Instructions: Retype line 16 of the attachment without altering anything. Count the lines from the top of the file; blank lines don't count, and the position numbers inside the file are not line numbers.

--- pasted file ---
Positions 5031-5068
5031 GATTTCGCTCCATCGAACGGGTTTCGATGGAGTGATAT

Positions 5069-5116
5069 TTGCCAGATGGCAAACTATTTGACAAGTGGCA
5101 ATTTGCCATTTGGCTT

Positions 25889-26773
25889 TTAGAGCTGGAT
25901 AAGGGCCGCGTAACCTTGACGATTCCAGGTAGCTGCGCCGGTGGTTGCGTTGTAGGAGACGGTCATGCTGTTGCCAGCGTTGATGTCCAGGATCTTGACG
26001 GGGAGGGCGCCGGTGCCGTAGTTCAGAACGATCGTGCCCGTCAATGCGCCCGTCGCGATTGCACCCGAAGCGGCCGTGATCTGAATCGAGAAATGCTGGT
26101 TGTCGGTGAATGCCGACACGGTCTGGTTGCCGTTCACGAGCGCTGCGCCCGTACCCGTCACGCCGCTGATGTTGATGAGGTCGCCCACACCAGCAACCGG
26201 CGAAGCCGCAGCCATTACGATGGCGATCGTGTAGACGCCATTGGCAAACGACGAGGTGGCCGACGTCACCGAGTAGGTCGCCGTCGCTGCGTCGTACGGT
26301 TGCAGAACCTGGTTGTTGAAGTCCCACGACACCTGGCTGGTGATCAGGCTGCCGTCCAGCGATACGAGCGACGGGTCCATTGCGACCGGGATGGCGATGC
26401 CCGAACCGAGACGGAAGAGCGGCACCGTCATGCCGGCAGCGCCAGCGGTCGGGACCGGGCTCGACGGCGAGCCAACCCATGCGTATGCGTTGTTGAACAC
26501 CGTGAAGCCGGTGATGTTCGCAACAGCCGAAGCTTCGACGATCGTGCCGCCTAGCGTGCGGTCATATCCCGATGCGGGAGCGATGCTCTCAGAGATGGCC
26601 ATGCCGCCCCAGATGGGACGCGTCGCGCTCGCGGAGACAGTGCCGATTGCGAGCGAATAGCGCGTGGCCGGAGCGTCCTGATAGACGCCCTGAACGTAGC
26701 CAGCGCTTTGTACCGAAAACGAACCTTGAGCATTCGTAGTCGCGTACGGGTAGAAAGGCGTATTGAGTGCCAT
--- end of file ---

26701 CAGCGCTTTGTACCGAAAACGAACCTTGAGCATTCGTAGTCGCGTACGGGTAGAAAGGCGTATTGAGTGCCAT